David Allen Coe is one of the original bad boys of country music.
He came along in the peak of Waylon and Willie’s “outlaw” era and outlawed them both. An ex-con and motorcycle gang member, he began his career in the late ‘60s, appearing as a masked man and calling himself the Mysterious Rhinestone Cowboy. He unmasked himself during a show with Nelson and began his career in earnest.
Although country radio never really warmed to him, Coe was one of the industry’s most prolific singer/ songwriters for a turbulent decade beginning in the mid-‘70s.
He wrote Tanya Tucker’s first hit, “Would You Lay With Me (In A Field Of Stone),” and he also wrote the Johnny Paycheck classic “Take This Job And Shove It.”
Ironically, his first hit, “You Never Even Called Me By My Name,” was penned by Steve Goodman, the Chicago folk musician who also wrote “The City of New Orleans” for Arlo Guthrie.
He recorded it as a joke, Coe later said. “We never thought it would become the perfect country and western song.”
It’s said that Coe has cut 43 albums under his own name and participated on another 30. His is one of the most memorable voices in country, and he writes material that transcends the usual three-chord country song structure.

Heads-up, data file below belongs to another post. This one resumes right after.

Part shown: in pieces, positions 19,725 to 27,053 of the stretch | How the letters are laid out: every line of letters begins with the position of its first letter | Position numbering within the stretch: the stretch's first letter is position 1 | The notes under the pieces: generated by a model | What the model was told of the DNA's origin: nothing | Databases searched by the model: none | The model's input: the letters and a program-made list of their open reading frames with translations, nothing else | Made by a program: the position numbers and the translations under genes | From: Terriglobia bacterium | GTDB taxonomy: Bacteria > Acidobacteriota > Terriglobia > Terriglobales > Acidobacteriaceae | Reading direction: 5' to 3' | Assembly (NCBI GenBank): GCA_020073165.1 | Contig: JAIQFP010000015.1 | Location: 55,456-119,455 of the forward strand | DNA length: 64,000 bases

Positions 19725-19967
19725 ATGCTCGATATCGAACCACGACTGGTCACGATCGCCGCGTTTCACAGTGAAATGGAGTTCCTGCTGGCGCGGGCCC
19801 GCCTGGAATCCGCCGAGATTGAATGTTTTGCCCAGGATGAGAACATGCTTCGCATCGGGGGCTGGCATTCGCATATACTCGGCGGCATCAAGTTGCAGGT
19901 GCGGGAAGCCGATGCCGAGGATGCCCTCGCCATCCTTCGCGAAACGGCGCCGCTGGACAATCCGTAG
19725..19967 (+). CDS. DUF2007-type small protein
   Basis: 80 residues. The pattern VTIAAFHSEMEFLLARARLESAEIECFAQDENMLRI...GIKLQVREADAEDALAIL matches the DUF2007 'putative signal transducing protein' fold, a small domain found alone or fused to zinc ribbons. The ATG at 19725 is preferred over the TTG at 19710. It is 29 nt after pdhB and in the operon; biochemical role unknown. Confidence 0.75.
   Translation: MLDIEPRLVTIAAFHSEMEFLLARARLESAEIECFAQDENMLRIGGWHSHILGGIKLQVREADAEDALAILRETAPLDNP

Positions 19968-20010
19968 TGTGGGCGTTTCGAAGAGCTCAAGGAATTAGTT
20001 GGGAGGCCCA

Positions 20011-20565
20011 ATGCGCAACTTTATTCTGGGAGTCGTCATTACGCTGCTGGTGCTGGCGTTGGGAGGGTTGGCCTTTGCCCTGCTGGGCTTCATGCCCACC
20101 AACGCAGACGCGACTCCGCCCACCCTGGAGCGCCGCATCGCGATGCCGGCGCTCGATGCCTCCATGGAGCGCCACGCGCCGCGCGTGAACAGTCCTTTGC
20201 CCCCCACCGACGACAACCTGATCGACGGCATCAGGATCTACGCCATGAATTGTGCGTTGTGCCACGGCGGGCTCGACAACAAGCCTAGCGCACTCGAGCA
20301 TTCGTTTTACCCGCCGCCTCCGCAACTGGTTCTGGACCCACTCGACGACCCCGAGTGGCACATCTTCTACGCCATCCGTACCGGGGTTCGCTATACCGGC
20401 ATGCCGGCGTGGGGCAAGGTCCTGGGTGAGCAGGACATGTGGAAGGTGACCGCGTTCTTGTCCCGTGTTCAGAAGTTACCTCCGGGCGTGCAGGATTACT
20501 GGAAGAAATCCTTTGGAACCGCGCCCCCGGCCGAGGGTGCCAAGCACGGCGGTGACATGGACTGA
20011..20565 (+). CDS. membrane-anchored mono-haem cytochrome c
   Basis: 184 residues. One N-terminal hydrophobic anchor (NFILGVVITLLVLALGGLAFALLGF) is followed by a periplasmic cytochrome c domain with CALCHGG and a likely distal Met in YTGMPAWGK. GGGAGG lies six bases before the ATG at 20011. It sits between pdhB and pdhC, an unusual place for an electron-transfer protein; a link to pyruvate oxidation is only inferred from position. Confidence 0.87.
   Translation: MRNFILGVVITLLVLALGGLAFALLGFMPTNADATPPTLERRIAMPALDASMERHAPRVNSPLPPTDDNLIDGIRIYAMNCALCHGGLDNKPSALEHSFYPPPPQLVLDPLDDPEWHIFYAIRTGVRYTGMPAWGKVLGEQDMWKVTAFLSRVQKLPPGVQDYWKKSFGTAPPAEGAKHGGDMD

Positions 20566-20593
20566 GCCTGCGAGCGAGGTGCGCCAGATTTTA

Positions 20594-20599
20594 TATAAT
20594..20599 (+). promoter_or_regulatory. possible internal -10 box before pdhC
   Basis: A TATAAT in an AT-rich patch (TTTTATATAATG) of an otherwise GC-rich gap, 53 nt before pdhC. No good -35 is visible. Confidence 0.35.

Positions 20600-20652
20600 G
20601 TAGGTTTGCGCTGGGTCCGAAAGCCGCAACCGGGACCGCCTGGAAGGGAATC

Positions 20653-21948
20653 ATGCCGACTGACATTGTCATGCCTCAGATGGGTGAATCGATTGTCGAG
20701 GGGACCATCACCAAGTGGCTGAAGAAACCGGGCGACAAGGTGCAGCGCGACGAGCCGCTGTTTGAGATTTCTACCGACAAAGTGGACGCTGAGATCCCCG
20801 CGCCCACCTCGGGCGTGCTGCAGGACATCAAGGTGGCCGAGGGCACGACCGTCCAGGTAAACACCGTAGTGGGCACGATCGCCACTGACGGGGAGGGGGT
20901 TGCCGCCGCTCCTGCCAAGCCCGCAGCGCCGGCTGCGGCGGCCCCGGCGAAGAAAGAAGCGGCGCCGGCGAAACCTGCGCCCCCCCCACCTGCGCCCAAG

“His songs could be, by turns, tender and introspective, bitter and belligerent,” says the “Blackwell Guide to Recorded Country Music.”
Coe’s career peaked with the 1985 song, “The Ride,” about an aspiring country singer who is picked up by the ghost of Hank Williams.
Although he hasn’t received much in the way of airplay since New Country seized the spotlight, Coe is said to still be a brilliant performer. Maybe if he and a few of his peers can hang in there until the hat acts have gone away, he’ll get another shot at the gold ring.
, DataTimes MEMO: This sidebar appeared with the story: CONCERT David Allen Coe will perform at 8 p.m. Friday at Kelly’s in Stateline, Idaho. Tickets are $15, available at G&B; Select-a-Seat outlets or call (800) 325-SEAT.